The Berlin Cathedral, one of the main landmarks and most stunning edifices in the city, is home to tens of thousands of quite unlikely residents. Beneath its dome, the cathedral hides one of more than 15 hives installed on various prominent Berlin buildings, all parts of the “Berlin is buzzing!” initiative, which aims to draw attention to the difficult situation bees are now in.

The initiative was launched in 2010 by biologist Corinna Hoelzer and her husband Uwe Marth, The Washington Post reports. The biologist was inspired by an amateur beekeeper who established a bee colony on the roof of a Paris opera house in the 1980s. Since the beginning of the project, “Berlin is buzzing!” and its sister project “Germany is buzzing!” have put up hives and special bee “hotels” on buildings such as Berlin’s state legislature, a city theater, a planetarium, and the German finance ministry. One has also been installed in the park of the President’s residence. The hive on the Berlin Cathedral is being tended to by beekeeper Uwe Marth and hosts some 30,000 bees. The enterprise is now active in 25 cities in Germany.


Bees, although more important for our planet than most of us even imagine, have unfortunately been on the decline for years. In the past few decades, the population of bees in the U.S. has been decreasing by 30 percent each year. The overuse of neonicotinoids, an insecticide sprayed on crops, climate change, and habitat loss are all contributing to the downfall of bee species. What many people don’t realize, however, is the role that these insects play in our daily lives. 70 of the top 100 food crops grown in the world rely on bees for pollination, which is equivalent to 90 percent of the world’s nutrition. It was found that just two percent of wild bee species contribute 80 percent of the crop pollination visits observed globally – which makes the disappearance of that small percent a very bleak prospect.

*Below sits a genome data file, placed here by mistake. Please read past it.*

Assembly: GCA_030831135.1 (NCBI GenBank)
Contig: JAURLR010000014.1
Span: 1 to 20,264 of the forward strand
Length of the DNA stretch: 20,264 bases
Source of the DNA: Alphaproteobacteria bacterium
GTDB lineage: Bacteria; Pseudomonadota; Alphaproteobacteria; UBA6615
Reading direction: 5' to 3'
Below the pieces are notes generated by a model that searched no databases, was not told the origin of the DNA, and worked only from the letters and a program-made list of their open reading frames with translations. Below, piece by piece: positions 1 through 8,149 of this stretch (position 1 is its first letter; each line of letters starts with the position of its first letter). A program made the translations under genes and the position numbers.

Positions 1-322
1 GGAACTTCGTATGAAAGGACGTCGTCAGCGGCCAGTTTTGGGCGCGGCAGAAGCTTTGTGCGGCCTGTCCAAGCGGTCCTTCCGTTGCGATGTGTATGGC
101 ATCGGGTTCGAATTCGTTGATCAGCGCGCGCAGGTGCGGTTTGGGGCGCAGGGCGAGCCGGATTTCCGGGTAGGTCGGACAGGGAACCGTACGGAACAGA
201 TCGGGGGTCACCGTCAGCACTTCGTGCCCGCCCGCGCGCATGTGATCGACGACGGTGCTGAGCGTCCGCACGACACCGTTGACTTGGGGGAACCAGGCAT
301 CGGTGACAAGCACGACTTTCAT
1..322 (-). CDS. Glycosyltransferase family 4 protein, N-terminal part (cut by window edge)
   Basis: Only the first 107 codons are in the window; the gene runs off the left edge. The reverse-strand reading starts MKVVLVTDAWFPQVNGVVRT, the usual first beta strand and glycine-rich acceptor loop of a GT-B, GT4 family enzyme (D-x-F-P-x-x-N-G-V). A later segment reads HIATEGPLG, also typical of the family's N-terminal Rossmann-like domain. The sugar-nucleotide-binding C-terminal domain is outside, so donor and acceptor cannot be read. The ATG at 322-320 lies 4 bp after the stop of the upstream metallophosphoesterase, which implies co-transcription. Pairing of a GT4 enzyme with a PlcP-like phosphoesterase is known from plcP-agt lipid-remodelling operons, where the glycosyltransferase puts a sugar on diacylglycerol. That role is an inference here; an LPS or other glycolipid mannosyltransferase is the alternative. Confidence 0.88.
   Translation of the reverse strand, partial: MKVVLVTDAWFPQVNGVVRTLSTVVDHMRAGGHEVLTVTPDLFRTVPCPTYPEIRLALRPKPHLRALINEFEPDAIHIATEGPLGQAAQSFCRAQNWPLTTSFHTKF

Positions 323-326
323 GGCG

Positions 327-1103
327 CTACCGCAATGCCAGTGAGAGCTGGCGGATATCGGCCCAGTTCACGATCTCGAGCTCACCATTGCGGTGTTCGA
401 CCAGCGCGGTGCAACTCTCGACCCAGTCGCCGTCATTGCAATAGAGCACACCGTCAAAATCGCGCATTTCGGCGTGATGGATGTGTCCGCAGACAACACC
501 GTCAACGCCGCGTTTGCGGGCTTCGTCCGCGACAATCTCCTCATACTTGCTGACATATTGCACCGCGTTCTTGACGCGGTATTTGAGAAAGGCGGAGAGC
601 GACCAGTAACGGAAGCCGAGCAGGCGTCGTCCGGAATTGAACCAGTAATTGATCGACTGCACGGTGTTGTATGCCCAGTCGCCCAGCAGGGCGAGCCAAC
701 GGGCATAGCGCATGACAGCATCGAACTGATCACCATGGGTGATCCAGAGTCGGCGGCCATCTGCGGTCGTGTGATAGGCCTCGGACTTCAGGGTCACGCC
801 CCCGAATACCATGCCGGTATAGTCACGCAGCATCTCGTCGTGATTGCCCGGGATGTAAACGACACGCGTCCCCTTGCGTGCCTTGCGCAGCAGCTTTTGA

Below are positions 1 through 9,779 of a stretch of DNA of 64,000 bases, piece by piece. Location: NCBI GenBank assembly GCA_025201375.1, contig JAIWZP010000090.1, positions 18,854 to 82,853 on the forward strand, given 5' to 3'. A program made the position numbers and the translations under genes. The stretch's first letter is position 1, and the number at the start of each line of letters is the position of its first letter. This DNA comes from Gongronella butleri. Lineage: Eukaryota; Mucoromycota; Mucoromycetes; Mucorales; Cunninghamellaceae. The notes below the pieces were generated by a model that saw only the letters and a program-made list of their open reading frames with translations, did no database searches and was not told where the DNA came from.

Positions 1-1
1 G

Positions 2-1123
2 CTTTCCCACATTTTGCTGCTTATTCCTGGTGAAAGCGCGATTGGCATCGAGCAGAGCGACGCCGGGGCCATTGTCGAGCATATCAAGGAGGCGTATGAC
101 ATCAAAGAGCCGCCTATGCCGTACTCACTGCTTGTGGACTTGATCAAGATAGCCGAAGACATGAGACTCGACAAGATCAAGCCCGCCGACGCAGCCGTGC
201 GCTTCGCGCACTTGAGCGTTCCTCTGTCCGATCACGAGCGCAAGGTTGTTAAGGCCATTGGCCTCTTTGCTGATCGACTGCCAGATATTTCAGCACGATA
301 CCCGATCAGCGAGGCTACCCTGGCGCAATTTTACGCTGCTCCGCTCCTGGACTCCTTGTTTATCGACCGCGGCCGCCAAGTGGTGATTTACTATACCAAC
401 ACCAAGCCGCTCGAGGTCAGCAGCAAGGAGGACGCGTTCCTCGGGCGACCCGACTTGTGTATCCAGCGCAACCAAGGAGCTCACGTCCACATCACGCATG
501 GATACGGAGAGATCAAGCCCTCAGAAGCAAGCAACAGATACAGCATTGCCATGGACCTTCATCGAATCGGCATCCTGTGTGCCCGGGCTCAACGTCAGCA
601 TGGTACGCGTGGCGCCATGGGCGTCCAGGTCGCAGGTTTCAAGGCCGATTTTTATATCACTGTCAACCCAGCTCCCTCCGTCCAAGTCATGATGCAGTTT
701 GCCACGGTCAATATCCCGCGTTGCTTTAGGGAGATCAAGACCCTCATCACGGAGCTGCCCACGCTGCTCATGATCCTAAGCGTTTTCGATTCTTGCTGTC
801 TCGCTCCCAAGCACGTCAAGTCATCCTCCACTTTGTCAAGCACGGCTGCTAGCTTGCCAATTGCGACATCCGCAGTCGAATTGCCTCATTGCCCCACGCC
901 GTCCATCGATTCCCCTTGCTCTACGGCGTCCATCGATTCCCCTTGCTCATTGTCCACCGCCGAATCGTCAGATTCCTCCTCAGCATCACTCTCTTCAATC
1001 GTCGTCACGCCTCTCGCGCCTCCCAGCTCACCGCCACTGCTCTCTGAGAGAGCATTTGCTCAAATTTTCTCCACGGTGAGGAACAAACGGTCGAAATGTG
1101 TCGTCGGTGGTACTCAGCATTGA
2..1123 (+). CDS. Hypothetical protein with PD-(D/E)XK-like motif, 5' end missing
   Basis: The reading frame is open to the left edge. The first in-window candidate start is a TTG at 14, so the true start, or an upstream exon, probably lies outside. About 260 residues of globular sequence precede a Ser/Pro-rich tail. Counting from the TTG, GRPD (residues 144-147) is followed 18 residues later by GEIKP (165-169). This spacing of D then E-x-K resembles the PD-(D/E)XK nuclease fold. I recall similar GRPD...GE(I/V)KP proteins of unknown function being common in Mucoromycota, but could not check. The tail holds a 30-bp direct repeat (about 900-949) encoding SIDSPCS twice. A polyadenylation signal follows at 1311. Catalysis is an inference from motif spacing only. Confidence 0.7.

“Honeybees are a great reference to explain everything else,” Hoelzer told The Washington Post. “Without pollinators, we don’t have a healthy ecosystem.”

Fortunately, we are beginning to wake up to the fact that it is really in our best interest to realize the problem and start protecting pollinators. The U.N. General Assembly has declared May 20th World Bee Day, an idea initiated by beekeepers in Slovenia. On that occasion, German Chancellor Angela Merkel urged everyone to “to think about biodiversity and do something good for bees,” emphasizing the gravity of the issue. And Hoelzer’s initiative is a wonderful way to actively help the invaluable pollinators and shed more light on the issue, educating others and letting them realize the significance of bees.

It is vitally important that we all take action in our everyday lives to help bees, as our own survival could depend on it. Here are just a few steps you can take:


  • Buy local, organic produce (grown without the pesticides that harm bees).
  • If you have a backyard, one powerful action you can take is to start growing plants that appeal to bees, such as lavender, sage, tomatoes, pumpkin, and mint, among many others.
  • Avoid the use of harmful pesticides while gardening.
  • Leave small containers of water for bees to drink from when they visit your backyard – bees get thirsty too!
  • Let your public representatives know that protecting bees is a vitally important issue. This could be an especially important step to take whenever a bill aimed at protecting bees is being debated in your state! 

Image source: sumx/Pixabay